Sunday, March 23, 2003

Kurdish "levy" soldiers guard a British Blenheim bomber at Habbaniya.

British fought
the good fight
once before in Iraq

Student pilots and Kurdish
mercenaries beat back Iraqi
rebels and Hitler's Luftwaffe

By Burl Burlingame

In the last few days, American and British forces have fought running battles in Iraq, in places with unfamiliar names like Shaibah, Basra and airfields H2 and H3. In the spring of 1941, however, these out-of-the-way desert locations suddenly became crucial to the Allied war effort. If not for an overwhelmed handful of Royal Air Force student pilots and Kurdish mercenaries, World War II might have been over before the United States ever entered the fighting.

Iraq, which had been a colony of the Turkish empire, was artificially created at the close of World War I. Under the administration of Great Britain, the new nation was granted independence in 1927 and admitted to the League of Nations in 1932. The price for this independence was a standing treaty with Britain that guaranteed Iraqi assistance in times of war and allowed British troops to pass through the country. In addition, two RAF training bases were established, one at Shaibah -- near the port of Basra -- and a smaller base on the shores of Lake Habbaniya, on the Euphrates River as it snaked out near Baghdad. Both bases were protected by "levies," mercenary troops, primarily of Kurdish and Arab origin.

This is the force of 18 Rolls-Royce armored cars that aggressively advanced on Baghdad in the spring of 1941, routing the much larger rebel Iraqi army.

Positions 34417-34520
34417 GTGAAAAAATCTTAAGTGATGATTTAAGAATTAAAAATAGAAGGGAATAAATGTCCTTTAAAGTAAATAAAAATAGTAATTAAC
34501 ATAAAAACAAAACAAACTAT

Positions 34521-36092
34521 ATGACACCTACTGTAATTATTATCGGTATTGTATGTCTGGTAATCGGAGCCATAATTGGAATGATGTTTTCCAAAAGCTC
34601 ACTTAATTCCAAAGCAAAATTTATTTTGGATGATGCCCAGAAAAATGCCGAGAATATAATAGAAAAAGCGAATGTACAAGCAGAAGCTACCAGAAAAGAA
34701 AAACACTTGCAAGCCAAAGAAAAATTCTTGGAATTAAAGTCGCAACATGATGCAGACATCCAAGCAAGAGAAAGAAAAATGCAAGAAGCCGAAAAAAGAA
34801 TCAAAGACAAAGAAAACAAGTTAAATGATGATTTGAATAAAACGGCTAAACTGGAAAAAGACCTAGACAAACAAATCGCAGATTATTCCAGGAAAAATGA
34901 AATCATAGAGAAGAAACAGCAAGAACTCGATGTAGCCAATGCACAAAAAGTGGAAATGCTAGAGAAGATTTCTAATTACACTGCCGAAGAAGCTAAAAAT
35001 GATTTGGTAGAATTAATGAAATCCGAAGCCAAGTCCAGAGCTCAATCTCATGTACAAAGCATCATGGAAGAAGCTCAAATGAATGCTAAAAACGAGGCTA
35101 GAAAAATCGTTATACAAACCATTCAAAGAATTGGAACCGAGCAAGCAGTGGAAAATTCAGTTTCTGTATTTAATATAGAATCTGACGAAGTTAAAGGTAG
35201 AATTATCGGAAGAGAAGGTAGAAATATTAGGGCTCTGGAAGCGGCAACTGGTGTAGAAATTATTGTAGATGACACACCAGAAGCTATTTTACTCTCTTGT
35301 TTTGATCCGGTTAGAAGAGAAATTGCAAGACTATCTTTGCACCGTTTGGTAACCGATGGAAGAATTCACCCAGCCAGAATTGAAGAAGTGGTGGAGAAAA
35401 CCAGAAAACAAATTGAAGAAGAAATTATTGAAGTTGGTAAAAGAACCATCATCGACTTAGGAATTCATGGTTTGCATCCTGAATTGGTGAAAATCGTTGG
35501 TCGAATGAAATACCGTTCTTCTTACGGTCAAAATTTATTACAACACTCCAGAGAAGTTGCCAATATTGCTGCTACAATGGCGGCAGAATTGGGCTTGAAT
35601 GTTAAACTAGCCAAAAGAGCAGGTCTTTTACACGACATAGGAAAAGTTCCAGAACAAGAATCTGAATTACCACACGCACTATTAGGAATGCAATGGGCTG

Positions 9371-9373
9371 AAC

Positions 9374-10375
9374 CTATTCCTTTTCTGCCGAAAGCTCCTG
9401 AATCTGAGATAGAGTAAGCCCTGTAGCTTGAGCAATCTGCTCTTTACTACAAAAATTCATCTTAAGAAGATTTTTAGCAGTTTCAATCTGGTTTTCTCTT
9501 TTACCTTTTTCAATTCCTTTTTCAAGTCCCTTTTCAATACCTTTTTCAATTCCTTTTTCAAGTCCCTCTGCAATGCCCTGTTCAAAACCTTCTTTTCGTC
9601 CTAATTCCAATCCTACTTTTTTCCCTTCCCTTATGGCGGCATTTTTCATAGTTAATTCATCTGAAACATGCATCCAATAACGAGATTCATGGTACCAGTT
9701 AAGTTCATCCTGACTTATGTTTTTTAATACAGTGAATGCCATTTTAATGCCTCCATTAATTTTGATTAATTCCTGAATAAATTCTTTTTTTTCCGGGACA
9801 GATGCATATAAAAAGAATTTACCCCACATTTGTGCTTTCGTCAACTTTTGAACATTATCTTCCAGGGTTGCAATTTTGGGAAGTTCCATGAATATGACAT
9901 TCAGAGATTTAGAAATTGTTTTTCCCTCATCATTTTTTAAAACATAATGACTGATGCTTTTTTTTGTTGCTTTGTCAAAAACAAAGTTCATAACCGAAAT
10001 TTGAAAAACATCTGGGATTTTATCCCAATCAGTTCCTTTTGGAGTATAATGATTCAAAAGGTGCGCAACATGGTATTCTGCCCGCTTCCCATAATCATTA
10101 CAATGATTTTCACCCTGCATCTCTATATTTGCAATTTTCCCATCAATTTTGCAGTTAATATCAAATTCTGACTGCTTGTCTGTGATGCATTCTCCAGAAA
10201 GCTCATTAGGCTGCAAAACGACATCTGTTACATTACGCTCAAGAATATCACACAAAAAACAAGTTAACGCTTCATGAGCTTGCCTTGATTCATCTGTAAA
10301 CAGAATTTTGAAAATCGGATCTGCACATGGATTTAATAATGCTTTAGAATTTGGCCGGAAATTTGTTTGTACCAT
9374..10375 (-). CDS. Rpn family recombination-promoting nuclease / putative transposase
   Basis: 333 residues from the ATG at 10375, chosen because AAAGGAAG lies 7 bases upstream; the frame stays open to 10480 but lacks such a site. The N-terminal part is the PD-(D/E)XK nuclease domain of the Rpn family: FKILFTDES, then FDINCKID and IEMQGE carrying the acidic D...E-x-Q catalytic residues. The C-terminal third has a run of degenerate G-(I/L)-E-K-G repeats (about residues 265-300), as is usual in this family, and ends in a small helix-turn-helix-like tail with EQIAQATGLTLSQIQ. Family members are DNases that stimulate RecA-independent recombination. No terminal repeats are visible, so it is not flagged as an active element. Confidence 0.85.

The lake was an important stopover for British flying boats traveling to India. The only other route was around South Africa. At the start of World War II, Iraqi nationalists, aware of their strategic position, managed to avoid living up to the terms of the 1927 treaty and did not declare war on the Axis powers or sever diplomatic relations with Italy. Britain, preoccupied with its retreat from France and dealing with Italian adventurism in North and East Africa, was able to do little about their balky Iraqi allies other than conspire to place a placid pan-Arabist, Gen. Taha el Hashimi, in charge of Iraq.

In the fall of 1940, Italy launched a surprise invasion of Greece, joined reluctantly by Germany. Soon, British forces were reeling out of the Balkans for Crete and Egypt, while German Gen. Erwin Rommel's ruthless panzers pressed on toward the heart of Egypt. The squeeze was on for control of the Middle East's vital oil fields. If Iraq fell, virtually all access to the region would be severed and the Allies' engines would run dry.